As a follow on from the above point about the media hype, it was both amazing and depression to see how many people on the demo were content to take photos of anything and everything without actually contributing to the protest itself. Anytime a police line arrived, then photos were taken. If push and shove happened between a few people and the cops, then 100 people photographed it. You could not escape the point that whereas once you might be on the streets to take the space for ourselves, now people were content to merely own it by photographing it. For what point? To show friends, keep a memory, for Facebook, for Twitter? It was an utterly overwhelming experience to see people now content to only mediate their individual presence on the street instead of being there and feeling the power we had as a collective.

Things need to be re-leant once more. Some times photography on demos is useful. To document arrest or events leading up to arrest. To document police violence, police tactics, police numbers. However, it is totally UNACCEPTABLE to photograph people in the act of resisting the police or resisting the glossy violence of private property (trashing!). Since the Poll Tax riot of 1990 when the media published for the first time pictures of people they wanted to arrest, the presence of photographers has been a contested point. For a few years after this, anyone snapping rioters was seen as a potential aide to the police and told to fuck off or worse if they persisted. This must become standard again. We are talking about photos that will put people in prison.
If people post their images of 'rioters' to Indymedia, Twitter, blogs etc they will be used by the police to make an indentification case for those arrested or those they seek to arrest. The best defence for all is to stop people taking photos of anything that will put someone's liberty at risk.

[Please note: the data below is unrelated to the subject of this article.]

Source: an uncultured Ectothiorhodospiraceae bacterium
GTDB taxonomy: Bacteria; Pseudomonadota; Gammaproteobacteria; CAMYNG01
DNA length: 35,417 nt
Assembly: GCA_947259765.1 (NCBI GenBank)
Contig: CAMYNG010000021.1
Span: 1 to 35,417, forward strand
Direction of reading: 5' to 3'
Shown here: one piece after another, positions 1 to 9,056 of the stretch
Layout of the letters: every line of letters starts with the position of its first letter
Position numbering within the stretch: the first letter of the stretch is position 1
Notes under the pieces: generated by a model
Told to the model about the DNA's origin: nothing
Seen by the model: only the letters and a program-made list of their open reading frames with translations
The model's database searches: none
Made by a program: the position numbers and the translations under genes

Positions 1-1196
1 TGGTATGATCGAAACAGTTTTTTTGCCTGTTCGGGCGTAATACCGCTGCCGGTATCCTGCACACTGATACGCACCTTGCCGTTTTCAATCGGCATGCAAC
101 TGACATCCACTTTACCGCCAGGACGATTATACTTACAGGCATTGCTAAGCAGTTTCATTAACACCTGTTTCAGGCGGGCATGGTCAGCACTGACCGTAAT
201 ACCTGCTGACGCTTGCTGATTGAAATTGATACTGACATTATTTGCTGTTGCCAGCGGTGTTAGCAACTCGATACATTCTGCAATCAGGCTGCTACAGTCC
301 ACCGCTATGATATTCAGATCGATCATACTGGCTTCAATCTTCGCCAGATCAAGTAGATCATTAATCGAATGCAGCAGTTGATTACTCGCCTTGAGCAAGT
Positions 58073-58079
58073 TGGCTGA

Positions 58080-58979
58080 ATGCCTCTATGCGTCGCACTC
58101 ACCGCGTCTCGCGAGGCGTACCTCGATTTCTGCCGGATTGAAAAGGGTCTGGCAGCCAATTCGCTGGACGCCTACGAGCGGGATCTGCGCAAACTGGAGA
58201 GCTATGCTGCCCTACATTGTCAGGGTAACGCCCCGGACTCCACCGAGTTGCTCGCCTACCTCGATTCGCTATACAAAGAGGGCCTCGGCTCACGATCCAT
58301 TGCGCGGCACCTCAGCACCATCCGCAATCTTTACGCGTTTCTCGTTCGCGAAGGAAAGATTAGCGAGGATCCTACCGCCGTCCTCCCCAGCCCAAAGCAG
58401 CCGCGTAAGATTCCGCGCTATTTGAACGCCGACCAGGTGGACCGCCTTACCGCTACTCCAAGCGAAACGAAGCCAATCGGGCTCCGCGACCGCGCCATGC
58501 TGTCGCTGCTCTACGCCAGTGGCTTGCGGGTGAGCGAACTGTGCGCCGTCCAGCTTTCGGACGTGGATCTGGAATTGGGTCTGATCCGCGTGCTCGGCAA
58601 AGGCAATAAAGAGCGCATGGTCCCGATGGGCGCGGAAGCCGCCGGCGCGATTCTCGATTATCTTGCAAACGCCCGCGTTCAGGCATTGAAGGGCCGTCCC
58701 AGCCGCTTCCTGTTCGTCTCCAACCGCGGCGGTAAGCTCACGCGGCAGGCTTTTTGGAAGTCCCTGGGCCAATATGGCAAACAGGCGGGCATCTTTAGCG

If you are up for illegal stuff on demos then you have to be masked up. This means all the time unless you have a change of clothes.
Their are two ways to mask up:
1) The right way
2) And the wrong way!!

See photos!!

The anti-capitalist movements that culminated in J18 and Maydays were nearly a decade ago. There is a new movement being created and it's a younger one. The Gaza demos were the first signal that something radical is back on the streets. Yet even that had to learn when to fight back and when not too. i.e not in a police kettle where you have no way out!!
We have to begin talking to each other again. Learning from each other and looking after one and other. Things will be pretty heavy in the next few years and beyond. The G20 police riot shows that we are not living in some liberal democracy with free-flowing freedom of speech. The increasing crackdown on dissent (read: political protest not engaged in pointless marching and petition collecting) is real. We need to stand together and not be divided into 'good' and 'bad' protesters. The police attack on Climate Camp shows that we are all under attack. We need to be asking questions now in our movements and communities about what the police riot at the G2O means.

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Photos to article

07.04.2009 17:59

Graphic image of how mediated the 'riot' was
Graphic image of how mediated the 'riot' was

Photographers in the act of jailing protestor
Photographers in the act of jailing protestor

Kettle ready for breaking
Kettle ready for breaking

These people are anonymous!
These people are anonymous!

These people are not anonymous. They are posing!!
These people are not anonymous. They are posing!!

Photos did not appear. Here they are then.